Author Topic: Proof of rescue attempt?  (Read 3633 times)

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Offline Jon

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Proof of rescue attempt?
« on: January 10, 2007, 03:39:41 AM »
My apologies if I am posting this in the wrong section.  From time to time the question arises as to whether any official attempt to rescue the Romanovs was sanctioned by the British Government.  By chance I came across the following passage in a book on the 10th Cruiser Squadron activities in the Arctic during the First World War - the Big Blockade, E Keble Chatterton, published in October 1932:

'Occasionally some special service would summon an armed merchant cruiser from her patrol and temporarily weaken the line.  Early in October [1915], when Russian affairs were causing the Allies so much anxiety, the Arlanza was sent to Archangel to convey a certain person, but, alas, she hit one of those mines with which the Germans had fouled the White Sea tracks, through she was towed safely into Yukanski Roads...'

Can anyone suggest who the 'certain person' was?

Offline Phil_tomaselli

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Re: Proof of rescue attempt?
« Reply #1 on: January 10, 2007, 08:05:40 AM »
October 1915 is surely too early for anyone to be thinking about "rescue" as even with the problems being faced by the Russian armies I'm not sure that anyone was talking about Revolution orv the need to save anyone.

On the other hand "special service" is always interesting.  The logbooks of Arlanza covering the period are extant in the National Archive so there MAY be a reference as to why she was detached.  Probably not (usually the logs just record weather, course, speed etc) but worth a glance Saturday.  If anything crops up I'll advise.

Phil T

Offline Jon

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Re: Proof of rescue attempt?
« Reply #2 on: January 10, 2007, 12:17:37 PM »
Thankyou Phil -

Arlanza came under the command of Admiral de Chair - her primary role was as part of the blockade stopping and checking cargoes of ships en route to the Baltic or Germany.  The author E Keble Chatterton was an officer under his command.  Clearly the 'certain person' must have had some significance to warrant sending a vessel specifically to uplift him/her - and if the person was to removed clandestinely there would surely have to be an ostensibly innocent reason for her voyage.  I read Keble Chatterton's text as hinting at something which some of his readers might be expected to understand - I can only speculate that he was referring to a British secret agent or intermediary or a member of the Romanov family whose continued presence in Russia might be a problem in wartime conditions.   The use of the Arlanza could simply have been a matter of convenience and to prevent risk to warships, or the ship herself might have been chosen because of her former passenger liner status.   A similar question arises over the June 1916 voyage of HMS Hampshire from Scapa Flow to Russia with Lord Kitchener aboard (and a rumoured large sum in gold) -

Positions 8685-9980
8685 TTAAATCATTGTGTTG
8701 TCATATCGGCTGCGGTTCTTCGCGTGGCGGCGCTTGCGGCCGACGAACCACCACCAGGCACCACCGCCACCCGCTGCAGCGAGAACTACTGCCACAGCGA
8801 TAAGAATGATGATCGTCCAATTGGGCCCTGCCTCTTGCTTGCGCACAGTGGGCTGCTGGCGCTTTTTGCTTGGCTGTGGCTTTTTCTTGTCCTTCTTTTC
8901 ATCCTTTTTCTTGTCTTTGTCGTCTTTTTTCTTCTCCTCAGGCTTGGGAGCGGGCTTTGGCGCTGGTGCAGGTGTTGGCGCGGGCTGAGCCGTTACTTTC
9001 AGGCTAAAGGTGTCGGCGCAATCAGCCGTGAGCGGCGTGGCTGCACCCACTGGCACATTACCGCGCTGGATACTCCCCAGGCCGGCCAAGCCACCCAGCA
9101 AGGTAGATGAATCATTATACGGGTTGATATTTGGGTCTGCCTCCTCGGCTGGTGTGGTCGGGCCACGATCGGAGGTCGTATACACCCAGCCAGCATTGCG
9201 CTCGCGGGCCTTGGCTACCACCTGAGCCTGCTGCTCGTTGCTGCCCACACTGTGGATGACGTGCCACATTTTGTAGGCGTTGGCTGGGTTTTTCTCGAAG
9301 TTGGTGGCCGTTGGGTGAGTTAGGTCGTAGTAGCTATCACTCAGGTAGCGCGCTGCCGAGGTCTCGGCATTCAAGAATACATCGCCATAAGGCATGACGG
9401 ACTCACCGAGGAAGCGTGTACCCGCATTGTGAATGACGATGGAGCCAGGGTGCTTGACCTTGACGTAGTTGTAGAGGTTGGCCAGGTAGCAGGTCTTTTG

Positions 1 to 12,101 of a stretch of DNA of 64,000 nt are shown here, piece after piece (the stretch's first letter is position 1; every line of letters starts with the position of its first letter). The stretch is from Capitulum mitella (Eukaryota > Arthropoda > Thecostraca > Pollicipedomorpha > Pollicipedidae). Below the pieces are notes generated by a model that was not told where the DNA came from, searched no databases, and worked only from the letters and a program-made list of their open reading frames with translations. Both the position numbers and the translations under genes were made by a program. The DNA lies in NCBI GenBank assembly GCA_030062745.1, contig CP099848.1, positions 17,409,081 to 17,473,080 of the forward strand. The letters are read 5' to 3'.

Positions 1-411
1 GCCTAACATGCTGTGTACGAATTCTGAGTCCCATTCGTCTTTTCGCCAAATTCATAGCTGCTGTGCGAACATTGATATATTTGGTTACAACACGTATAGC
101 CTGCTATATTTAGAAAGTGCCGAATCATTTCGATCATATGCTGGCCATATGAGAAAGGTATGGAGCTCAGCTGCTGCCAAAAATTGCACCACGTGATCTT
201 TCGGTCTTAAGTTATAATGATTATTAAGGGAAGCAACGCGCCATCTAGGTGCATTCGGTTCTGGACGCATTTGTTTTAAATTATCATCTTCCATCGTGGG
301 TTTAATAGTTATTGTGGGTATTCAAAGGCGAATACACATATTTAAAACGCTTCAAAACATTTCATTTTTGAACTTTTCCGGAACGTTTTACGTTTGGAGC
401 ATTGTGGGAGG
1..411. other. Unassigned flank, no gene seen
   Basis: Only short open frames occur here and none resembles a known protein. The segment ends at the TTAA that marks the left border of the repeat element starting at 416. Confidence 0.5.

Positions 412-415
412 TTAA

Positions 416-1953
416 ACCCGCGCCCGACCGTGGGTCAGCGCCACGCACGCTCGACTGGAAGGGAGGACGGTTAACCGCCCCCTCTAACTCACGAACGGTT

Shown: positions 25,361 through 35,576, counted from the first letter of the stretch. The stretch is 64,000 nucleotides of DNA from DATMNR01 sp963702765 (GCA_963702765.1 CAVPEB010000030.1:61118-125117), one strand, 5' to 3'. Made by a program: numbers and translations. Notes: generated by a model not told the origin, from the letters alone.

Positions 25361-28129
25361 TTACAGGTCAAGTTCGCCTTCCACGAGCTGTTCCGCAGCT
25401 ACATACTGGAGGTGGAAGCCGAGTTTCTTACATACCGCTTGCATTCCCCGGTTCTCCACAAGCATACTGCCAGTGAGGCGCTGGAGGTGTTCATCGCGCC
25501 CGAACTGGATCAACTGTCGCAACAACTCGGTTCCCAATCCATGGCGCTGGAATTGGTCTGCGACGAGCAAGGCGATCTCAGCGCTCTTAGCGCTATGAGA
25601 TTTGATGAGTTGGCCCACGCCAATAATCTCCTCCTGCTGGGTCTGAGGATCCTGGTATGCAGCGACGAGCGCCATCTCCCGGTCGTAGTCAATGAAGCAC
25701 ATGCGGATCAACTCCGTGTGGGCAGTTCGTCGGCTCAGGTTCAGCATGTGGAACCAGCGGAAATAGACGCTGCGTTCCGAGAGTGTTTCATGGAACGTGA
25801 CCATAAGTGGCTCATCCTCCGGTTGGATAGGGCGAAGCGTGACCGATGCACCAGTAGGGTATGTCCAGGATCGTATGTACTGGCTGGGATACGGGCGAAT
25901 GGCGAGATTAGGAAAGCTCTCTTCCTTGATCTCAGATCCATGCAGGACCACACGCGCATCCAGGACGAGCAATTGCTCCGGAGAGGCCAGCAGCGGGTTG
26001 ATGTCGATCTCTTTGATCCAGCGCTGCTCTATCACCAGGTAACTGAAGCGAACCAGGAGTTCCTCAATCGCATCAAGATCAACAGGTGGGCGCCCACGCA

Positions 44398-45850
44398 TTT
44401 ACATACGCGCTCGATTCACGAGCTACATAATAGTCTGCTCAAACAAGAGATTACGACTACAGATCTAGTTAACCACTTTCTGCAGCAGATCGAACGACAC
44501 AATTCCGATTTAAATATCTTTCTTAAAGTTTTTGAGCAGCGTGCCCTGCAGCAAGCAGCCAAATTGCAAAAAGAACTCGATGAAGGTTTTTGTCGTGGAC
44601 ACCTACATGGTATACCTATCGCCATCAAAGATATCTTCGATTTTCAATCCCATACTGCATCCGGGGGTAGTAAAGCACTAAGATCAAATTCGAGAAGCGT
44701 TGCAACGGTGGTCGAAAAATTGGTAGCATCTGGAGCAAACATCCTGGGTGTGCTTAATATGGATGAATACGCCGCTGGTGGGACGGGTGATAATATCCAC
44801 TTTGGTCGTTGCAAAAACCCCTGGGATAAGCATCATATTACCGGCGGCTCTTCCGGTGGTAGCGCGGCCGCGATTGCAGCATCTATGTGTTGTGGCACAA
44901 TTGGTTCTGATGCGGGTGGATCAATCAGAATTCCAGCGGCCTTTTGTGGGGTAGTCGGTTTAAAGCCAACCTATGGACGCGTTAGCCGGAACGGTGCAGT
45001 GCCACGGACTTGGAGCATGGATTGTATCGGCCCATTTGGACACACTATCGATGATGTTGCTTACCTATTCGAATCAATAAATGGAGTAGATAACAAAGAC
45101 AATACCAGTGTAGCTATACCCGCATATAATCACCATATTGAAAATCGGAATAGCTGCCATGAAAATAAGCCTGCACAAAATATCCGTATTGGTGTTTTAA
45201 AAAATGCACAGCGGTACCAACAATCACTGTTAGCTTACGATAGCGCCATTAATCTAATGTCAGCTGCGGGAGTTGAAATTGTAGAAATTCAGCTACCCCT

Kind regards

Jon
« Last Edit: May 26, 2009, 03:56:14 PM by Alixz »

Offline Phil_tomaselli

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Re: Proof of rescue attempt?
« Reply #3 on: January 15, 2007, 02:47:40 PM »
British Foreign Office file held under national Archive reference FO 371/2544 has telegrams relating to this incident.

Arlanza was sent to Archangel to pick up Russian delegates to a Munitions Conference in Britain.  The delegation was led by Admiral Roussin. She hit a mine 25 miles south east of Svyatoi Nos, was flooded in the fore compartment but towed to Svyatoi Nos by British minesweepers and a steamer.  Admiral Roussin, Colonel Knox (the British Military attache) and the other members of the delegation were transferred to the Wilson Line ship Novo.  Admiral Roussin was particularly complimentary about the conduct of the officers and crew in the emergency.  The whole delegation eventually proceeded to Britain, on the liner Otranto, taking with them an unspecified quantity of Platinum.

Phil T

Offline Jon

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Re: Proof of rescue attempt?
« Reply #4 on: January 16, 2007, 03:00:27 AM »
Phil -  many thanks for that vey prompt and detailed research!  Jon